Do you have a comment or question? Send it to the vikings.com Mailbag! Every Monday we'll post several comments and/or questions as part of the vikings.com Monday Morning Mailbag. Although we can't post every comment or question, we will reply to every question submitted.
Click here to submit a comment or question to the mailbag. Remember to include your name and town on the email. The questions below have been edited for clarity.
You can also send Eric a Mailbag question via Twitter.
What will Danielle Hunter's role be in 2020 and beyond? I am very excited for that young man who can possibly lead the league in sacks. Plus, he's the youngest player to ever [reach] 50 sacks. And I believe he can be a cornerstone player for the Vikings. That is very impressive. I hope you have a great day and Skol Vikings!
— Zane Stanley in Mankato, Minnesota
Thanks for the email, Zane. I'll relay a conversation to you I recently had a with a few co-workers. We were talking about the defense and all came to the conclusion that Danielle Hunter is now essentially the face of that unit. Sure, players like Harrison Smith and Eric Kendricks and the Anthonys (Barr and Harris) are crucial, but it seems to have gotten to the point where Hunter is the first player people talk about when bringing up the Vikings defense.
View the top photos of Vikings DE Danielle Hunter from the 2019 season.
And, there's a good reason for that. As you mentioned, he was the youngest player in league history to 50 career sacks. He's recorded 14.5 sacks and made the Pro Bowl in back-to-back seasons, despite getting chipped by tight ends and running backs and doubled teamed. (That didn't stop him from stripping Philip Rivers in Los Angeles in 2019).
Plus, and this is the real reason I consider him a cornerstone player, but he hardly cares about his own stats. Yes, him getting to the quarterback equates to more success and likely leads to wins. But if he takes up two of three blockers and his teammates get the job done, he's just fine with that, too.
Danielle is an elite pass rusher (who is only ascending) and a model teammate. He will likely take on a bigger leadership role in 2020 as some veterans have departed, but as long as he's himself, that's enough. The Vikings are fortunate to have him represent the organization on and off the field.
Who are two unsung guys from last year's team that have to have great statistical seasons for the Vikings to have a great year? Preferably one on offense and one on defense. I'd choose Irv Smith, Jr., and Ifeadi Odenigbo.
— Kyle Benson in St. Louis, Missouri
If we're looking at key names that need to play well, the ones I would list here are the likes of Kirk Cousins, Dalvin Cook, Danielle Hunter, Eric Kendricks, etc. But since you said unsung, I'll actually agree with your two picks. (A quick note that I think Garrett Bradbury would be a candidate to be a player mentioned here, but "stats" for offensive linemen are usually hidden a bit. The hope with Bardbury is that he takes a similar leap in Year 2 that Brian O'Neill did.)
Back to Irv and Ifeadi, I do expect both to have bigger roles in 2020. I've covered Ifeadi quite a bit in the Mailbag over the past few weeks, as he is a not name that would be the starting defensive end opposite Hunter right now. I'd say that Ifeadi just needs to be Ifeadi and bring the energy and passion he always has. Maybe he doesn't reach the same sack total, but if that means he's still pressuring the QB, the Vikings will love that.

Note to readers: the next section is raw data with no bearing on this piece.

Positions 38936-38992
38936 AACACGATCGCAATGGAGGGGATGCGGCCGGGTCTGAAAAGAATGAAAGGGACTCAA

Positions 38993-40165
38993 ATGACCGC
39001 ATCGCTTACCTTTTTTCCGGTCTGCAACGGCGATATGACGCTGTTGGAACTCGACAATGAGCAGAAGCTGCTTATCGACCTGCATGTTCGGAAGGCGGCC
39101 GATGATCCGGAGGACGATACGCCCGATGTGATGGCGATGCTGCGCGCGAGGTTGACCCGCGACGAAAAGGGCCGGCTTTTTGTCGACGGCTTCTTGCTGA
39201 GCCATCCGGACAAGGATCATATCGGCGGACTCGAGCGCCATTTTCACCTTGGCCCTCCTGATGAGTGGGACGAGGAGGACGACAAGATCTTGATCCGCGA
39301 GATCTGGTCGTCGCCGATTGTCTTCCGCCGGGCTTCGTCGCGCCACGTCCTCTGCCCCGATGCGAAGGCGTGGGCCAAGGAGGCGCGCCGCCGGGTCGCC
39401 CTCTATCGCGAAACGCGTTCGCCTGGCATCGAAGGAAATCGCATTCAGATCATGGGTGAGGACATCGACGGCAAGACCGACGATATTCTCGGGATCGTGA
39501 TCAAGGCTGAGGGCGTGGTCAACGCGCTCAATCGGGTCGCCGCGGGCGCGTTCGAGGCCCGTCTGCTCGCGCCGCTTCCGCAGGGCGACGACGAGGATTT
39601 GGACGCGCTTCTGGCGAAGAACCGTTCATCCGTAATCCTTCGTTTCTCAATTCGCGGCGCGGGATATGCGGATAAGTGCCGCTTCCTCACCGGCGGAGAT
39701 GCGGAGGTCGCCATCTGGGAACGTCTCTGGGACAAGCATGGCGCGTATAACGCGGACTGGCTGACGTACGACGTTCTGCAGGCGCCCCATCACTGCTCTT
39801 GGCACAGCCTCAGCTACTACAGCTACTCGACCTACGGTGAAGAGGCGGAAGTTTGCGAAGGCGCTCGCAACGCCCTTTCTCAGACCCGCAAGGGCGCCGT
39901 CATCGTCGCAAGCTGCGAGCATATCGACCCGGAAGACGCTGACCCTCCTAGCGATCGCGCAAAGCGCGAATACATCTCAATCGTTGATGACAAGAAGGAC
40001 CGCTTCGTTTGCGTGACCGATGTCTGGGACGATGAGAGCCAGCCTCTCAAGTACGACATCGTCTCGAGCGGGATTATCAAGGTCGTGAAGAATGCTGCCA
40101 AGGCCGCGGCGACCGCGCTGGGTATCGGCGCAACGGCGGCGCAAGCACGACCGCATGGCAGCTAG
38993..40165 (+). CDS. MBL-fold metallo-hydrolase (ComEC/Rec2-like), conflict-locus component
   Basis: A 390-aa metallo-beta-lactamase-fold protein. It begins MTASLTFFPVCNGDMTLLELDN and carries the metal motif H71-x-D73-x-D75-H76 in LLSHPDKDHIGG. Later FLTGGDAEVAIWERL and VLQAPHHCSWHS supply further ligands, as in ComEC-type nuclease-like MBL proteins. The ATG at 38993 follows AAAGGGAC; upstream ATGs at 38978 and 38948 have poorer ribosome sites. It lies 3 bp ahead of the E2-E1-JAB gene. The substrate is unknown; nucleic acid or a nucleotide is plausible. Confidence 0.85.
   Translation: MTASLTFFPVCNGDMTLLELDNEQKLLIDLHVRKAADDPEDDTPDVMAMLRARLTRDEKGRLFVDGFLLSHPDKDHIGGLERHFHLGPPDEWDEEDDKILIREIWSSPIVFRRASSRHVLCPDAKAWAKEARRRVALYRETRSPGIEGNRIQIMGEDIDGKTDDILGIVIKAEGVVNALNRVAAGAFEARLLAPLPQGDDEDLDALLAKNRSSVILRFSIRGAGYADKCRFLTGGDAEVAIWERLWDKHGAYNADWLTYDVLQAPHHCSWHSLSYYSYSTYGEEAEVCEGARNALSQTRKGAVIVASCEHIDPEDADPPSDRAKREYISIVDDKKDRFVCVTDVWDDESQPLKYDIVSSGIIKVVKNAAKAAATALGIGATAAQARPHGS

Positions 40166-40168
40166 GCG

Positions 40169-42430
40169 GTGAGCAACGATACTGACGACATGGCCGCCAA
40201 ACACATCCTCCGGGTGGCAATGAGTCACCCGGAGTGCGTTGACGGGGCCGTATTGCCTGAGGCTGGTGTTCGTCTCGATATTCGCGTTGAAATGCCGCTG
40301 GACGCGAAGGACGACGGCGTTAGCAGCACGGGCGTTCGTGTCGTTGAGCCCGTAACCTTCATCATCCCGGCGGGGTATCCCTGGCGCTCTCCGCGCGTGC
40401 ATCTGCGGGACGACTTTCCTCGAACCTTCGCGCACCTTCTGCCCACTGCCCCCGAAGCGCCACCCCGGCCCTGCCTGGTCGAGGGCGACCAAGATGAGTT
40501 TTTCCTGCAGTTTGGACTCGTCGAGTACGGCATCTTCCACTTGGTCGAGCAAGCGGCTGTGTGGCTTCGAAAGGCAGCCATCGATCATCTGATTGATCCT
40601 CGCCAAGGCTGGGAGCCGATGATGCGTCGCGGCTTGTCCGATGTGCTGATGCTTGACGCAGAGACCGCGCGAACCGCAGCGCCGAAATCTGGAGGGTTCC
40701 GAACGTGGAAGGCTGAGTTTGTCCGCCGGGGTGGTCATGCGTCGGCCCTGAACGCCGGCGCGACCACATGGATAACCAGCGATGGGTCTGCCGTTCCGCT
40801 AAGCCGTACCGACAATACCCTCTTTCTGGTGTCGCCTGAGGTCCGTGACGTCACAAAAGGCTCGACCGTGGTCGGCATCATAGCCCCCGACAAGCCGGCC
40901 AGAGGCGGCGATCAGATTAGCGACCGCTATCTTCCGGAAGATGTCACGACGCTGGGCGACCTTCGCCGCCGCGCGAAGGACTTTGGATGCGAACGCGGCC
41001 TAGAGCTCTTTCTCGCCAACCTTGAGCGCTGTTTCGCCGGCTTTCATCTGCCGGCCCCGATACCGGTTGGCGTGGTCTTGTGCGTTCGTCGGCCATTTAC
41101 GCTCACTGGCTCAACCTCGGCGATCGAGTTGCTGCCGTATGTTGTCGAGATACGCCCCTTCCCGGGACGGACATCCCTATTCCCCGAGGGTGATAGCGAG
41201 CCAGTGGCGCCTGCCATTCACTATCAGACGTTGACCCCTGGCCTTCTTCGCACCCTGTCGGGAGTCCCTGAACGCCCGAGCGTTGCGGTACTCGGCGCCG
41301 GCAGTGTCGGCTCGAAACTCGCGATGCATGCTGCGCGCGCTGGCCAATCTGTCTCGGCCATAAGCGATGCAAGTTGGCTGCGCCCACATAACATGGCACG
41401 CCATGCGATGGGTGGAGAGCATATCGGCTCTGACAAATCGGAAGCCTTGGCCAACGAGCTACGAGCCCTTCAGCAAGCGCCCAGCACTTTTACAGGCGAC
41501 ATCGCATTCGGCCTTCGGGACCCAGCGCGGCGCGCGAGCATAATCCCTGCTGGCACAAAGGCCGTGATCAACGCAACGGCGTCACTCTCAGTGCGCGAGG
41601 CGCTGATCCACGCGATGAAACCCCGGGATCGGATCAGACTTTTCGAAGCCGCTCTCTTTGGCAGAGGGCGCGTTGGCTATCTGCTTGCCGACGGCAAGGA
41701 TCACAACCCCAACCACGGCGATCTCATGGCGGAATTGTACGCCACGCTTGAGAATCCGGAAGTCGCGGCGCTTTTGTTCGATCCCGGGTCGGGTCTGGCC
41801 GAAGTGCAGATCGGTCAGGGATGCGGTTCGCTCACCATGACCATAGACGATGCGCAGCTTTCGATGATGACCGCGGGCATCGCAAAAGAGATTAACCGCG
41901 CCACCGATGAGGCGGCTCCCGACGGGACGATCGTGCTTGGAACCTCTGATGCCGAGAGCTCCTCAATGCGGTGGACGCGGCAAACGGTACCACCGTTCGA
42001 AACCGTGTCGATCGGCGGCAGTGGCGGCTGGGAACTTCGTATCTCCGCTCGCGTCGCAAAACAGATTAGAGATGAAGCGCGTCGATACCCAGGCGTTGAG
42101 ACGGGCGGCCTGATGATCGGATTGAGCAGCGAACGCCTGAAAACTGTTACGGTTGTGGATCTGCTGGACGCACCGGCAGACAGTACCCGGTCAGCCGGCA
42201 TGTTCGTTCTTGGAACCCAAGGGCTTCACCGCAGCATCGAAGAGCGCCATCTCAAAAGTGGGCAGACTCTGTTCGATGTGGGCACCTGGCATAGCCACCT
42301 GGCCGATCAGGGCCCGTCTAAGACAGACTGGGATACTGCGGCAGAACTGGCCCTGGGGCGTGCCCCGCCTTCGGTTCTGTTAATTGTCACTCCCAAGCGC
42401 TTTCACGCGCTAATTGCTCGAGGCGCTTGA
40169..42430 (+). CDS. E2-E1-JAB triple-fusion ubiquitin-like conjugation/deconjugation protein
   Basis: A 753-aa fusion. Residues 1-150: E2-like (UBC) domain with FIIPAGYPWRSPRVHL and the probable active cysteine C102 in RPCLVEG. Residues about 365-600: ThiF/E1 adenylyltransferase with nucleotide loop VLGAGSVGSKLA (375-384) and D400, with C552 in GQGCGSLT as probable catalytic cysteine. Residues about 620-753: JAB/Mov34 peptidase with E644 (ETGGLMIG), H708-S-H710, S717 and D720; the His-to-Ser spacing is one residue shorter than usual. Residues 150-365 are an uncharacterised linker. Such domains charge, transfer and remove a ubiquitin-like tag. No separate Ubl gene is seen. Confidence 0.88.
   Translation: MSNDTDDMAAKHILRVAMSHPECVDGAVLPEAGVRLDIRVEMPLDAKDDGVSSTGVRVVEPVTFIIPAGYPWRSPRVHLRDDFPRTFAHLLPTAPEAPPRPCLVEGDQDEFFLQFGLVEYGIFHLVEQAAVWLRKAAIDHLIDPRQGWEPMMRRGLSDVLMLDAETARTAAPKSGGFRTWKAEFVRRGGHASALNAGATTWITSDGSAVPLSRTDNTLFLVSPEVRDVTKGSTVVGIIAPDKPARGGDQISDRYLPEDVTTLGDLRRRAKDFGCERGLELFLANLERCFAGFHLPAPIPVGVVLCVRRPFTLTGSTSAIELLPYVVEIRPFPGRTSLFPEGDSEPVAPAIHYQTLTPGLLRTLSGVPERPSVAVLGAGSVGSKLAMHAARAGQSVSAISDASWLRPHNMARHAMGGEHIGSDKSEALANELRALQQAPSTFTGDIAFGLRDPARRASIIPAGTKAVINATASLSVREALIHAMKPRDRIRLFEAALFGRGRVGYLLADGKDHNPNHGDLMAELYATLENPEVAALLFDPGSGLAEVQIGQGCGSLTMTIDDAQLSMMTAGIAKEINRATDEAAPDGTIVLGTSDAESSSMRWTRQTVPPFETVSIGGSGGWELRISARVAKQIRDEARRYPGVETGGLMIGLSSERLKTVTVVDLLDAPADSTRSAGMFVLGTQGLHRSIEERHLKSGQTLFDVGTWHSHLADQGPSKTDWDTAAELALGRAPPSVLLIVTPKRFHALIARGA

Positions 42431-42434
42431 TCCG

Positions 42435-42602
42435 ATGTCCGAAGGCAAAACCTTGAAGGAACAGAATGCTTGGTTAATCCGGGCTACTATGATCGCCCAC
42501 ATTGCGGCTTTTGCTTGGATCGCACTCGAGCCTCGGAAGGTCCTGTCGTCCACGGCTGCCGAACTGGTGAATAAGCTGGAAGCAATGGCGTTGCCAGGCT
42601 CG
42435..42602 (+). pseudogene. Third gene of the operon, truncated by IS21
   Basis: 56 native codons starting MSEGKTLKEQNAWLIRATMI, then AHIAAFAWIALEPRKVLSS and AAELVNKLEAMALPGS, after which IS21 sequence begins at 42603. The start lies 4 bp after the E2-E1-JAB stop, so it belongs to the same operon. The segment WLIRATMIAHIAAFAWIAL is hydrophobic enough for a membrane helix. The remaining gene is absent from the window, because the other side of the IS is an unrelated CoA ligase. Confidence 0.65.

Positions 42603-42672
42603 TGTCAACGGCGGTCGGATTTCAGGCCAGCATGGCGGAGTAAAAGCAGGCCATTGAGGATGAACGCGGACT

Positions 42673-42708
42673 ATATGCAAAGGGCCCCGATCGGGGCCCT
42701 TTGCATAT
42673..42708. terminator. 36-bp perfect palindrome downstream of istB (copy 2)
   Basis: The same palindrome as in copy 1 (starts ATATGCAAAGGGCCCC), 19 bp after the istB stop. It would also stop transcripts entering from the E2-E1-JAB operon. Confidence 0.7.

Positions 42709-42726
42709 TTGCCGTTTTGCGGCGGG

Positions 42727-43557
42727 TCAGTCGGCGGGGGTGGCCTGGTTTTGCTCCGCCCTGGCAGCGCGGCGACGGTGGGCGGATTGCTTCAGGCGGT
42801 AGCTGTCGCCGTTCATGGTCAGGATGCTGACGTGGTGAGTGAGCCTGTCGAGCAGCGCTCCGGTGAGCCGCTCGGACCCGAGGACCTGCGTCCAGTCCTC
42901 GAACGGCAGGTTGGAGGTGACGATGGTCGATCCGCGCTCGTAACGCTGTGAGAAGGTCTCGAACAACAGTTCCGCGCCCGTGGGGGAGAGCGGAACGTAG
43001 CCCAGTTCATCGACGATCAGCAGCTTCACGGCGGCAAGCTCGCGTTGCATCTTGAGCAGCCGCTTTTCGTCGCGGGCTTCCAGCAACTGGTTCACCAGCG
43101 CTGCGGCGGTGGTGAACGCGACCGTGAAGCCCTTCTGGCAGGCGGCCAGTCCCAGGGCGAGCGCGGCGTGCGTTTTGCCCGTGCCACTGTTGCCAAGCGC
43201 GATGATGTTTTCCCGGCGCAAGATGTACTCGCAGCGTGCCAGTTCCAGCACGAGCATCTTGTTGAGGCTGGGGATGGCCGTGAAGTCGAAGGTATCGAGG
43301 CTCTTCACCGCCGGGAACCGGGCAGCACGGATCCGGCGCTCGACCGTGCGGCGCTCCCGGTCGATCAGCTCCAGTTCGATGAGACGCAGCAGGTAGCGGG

As for Irv, he had 36 catches for 311 yards and two scores in his rookie year, all while being asked to play a key part of the offense. I imagine Offensive Coordinator Gary Kubiak and tight ends coach Brian Pariani will ask even more of him in 2020 and he will gladly accept the challenge of stepping up. Perhaps he doesn't reach 1,000 receiving yards, but his impact will be felt and I expect an uptick in each of his stats.
Kyle Hinton could be another late round steal. Six-foot-2, 295 pounds, 34 reps at 225 on the bench, 4.88 in the 40[-yard dash], 4.66 [in the] shuttle drill. Great character and work ethic. Scholar athlete — Honor Roll. Threw the hammer and discus. You need great footwork for these events. All his perceived weaknesses can be coached out of him. I hope no one steals him from the practice squad.
— Gerald Goblirsch
Gerald, I think you're spot on with these thoughts on Hinton. He was the 15th and final draft pick, so he may have been lost in the shuffle a little bit since he was a seventh-round selection, but the athleticism traits appear to be there. He also played at a D2 school (Washburn University), which may be why he didn't get picked until the final round.
View the sketch of Vikings draft pick G Kyle Hinton who was transformed into a caricature by local artist Erik Roadfeldt.
I've heard that he has drawn comparisons to former guard Brian Waters, who played 11 of his 13 seasons with the Chiefs and is in the team's ring of honor. Waters was not drafted, but he made six Pro Bowls and was a two-time All-Pro while making 170 career starts.
Hinton appears to have a little bit smaller frame than Waters, but if he can make even half the impact, then the former track thrower will be a seventh-round steal for Minnesota.
I haven't seen where Josh Kline or Everson Griffen have signed with another team. Do you think there is a chance that either would be resigned by the Vikings? Do the chances increase the longer they remain unsigned by another team?
— Kevin Farrell from Mississippi
You are correct in that neither player has signed with another team as of now. As I've mentioned before in the Mailbag, that fact theoretically means they could indeed return to the Vikings. We will let you know if that happens.